Now that the danger is over, we’re extremely relieved. But things could have gone differently. If certain things had not transpired the way they did, Aaron might not be here.
Three specific things helped save my son’s life. They can save our lives as well.
1. ENOUGH OF THE BAD STUFF GOT OUT
Aaron didn’t bounce back from his appendectomy the way we anticipated. Turned out, he was bleeding internally. The result was severe anemia and pockets of infection spread throughout his abdomen.
Interestingly, the offending bacteria didn’t come from the outside. It was in Aaron’s body all the time. When presented with the right set of circumstances, it exploded and became a raging, potentially deadly infection.
They drew out as much infection as they could, and placed two drains to keep the process moving. Simply put, they were trying to get enough of the bad stuff out.
We all have bad stuff lurking inside: ugly habits, terrible thoughts, unresolved grief or anger, nasty regrets, etc. Given the right set of conditions – a trauma, betrayal, rejection, or loss – our emotional bacteria within can surge up and spill out all over the place. If not dealt with, it can consume our lives and relationships.
Like Aaron, to heal, we have to get enough bad stuff out.
2. ENOUGH GOOD STUFF GOT IN
In addition to getting enough bad staff out, Aaron needed to get the right stuff in.
They gave him fluids. He got blood to stabilize the anemia. Once the offending bacteria were identified, they pumped him with targeted IV antibiotics. Fever reducers and pain meds also played a role.
Getting enough bad stuff out and good stuff in proved to be the effective 1-2 punch that put Aaron’s infection on the run.
To keep our bad stuff at bay, we need lots of good stuff coming in:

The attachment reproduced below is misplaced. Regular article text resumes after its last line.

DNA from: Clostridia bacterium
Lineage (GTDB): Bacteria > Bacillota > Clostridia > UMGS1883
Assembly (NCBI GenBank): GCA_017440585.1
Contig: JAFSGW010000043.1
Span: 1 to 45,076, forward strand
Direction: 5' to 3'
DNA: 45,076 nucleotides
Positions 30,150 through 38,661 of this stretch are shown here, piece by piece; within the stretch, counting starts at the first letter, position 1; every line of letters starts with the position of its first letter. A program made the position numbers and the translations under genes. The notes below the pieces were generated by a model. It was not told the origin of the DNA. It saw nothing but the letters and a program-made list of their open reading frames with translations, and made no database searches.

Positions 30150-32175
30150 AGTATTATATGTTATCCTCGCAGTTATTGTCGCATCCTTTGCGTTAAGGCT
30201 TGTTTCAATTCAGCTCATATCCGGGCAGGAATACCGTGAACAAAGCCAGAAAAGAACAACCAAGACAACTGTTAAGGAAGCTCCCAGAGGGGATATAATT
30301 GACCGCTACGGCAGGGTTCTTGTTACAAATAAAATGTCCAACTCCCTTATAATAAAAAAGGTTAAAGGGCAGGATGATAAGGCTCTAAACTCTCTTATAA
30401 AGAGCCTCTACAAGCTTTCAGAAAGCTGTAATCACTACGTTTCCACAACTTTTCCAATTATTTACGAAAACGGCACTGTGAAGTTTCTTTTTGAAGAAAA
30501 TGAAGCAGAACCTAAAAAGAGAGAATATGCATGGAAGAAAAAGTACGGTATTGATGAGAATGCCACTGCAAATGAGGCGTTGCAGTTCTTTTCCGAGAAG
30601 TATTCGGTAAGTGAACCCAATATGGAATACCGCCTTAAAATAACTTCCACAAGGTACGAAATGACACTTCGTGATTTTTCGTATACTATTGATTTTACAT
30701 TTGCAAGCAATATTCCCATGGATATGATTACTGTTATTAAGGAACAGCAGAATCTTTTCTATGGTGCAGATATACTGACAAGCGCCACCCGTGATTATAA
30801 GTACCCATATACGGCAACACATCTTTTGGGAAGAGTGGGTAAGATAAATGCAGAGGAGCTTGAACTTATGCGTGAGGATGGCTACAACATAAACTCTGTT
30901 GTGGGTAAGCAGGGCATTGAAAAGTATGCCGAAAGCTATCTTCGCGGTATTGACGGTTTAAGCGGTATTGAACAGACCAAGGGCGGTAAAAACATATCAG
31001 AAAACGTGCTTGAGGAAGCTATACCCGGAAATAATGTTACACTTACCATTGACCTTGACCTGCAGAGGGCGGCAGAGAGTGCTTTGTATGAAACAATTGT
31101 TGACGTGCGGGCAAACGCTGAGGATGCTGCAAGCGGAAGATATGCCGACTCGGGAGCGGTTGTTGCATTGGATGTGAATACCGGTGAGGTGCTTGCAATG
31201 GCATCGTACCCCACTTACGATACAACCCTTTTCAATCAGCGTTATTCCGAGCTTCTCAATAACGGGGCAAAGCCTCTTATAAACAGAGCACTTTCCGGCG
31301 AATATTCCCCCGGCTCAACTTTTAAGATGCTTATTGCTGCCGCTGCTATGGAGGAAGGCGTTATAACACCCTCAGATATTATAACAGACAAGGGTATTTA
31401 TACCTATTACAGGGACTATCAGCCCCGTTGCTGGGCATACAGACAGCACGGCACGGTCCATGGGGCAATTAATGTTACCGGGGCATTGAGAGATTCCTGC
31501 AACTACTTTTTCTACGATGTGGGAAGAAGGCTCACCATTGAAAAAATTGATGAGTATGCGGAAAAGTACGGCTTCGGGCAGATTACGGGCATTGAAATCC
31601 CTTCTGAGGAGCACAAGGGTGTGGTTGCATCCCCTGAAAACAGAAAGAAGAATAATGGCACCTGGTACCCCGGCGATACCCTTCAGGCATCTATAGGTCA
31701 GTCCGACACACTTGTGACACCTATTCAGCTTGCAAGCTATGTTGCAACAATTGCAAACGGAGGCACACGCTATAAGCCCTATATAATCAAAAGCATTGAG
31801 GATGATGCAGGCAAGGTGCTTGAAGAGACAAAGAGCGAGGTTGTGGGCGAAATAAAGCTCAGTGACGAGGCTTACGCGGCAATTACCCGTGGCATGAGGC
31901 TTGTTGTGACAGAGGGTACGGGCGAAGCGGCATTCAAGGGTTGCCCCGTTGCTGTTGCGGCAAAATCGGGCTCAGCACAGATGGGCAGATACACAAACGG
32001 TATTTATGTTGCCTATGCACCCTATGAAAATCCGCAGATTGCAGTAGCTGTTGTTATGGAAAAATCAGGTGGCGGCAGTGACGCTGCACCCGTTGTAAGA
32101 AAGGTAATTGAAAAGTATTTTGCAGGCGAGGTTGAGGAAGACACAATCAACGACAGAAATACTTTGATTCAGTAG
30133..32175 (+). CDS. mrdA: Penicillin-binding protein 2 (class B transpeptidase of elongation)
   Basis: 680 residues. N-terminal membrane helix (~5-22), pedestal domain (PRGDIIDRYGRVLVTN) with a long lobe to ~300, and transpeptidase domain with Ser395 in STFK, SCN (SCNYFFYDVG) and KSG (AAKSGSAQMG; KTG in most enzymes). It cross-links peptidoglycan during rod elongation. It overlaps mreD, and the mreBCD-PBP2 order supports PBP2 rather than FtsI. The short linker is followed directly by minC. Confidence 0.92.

- Positive challenges
- Intellectual stimulation
- Spiritual nourishment
- Time with inspiring people of character and integrity.
Our wounded hearts need a balance of these things. Like Aaron, getting quality, good stuff in greatly aids our healing over time.
3. A GOOD TEAM JOINED IN THE BATTLE
Without the right people involved, Aaron wouldn’t be here. Doctors, nurses, aides, lab techs, pharmacists, nutritionists, food service workers, housekeeping staff, church folks bringing meals, friends helping our other kids get where they needed to be, and a huge group (including you) who were concerned and praying.
It was an awesome team. Not perfect or mistake-free, but it was the right team for Aaron.
Without a team around us in our battles, sooner or later we’ll drop from exhaustion, and the danger of the succumbing goes way up. We need each other badly.
Who’s on my team?
- Safe family members
- Trusted friends
- Helpful mentors
- Close co-workers
- Medical professionals
- Pastors / spiritual mentors
- People experienced in what I need at the moment
These folks play various roles at different times. They help keep me grounded and sane. They’re in the battle with me.
Our battles can be intense. Like Aaron, we need a diverse team around us to recover, heal, and grow.
WHEN OUR HEARTS ARE VULNERABLE
When our hearts are vulnerable or in danger…
- Watch the ugly stuff inside. It doesn’t have to rule the day.
- Intentionally seek positive inflow. What the heart consumes matters.
- Involve others in the battle. Growth and healing don’t happen in a vacuum.
Life can be scary, and painful. I know you’ve been hit, and hit again. Perhaps you’re holding your breath, waiting for the next blow.
Take heart. You’re not alone. There is hope. Healing is possible.
Gary Roe has been a campus minister, church-planter in Japan, and pastor in Texas and Washington. He currently serves as a writer, speaker and chaplain with Hospice Brazos Valley in Central Texas.
He is the author of four books, including Heartbroken (Amazon Bestseller, 2015 National Indie Excellence Award Finalist) and Not Quite Healed (co-authored with New York Times Bestseller Cecil Murphey, 2013 Lime Award Finalist for Excellence in Non-Fiction). With more than 250 articles in print, he is a popular speaker at a wide variety of venues.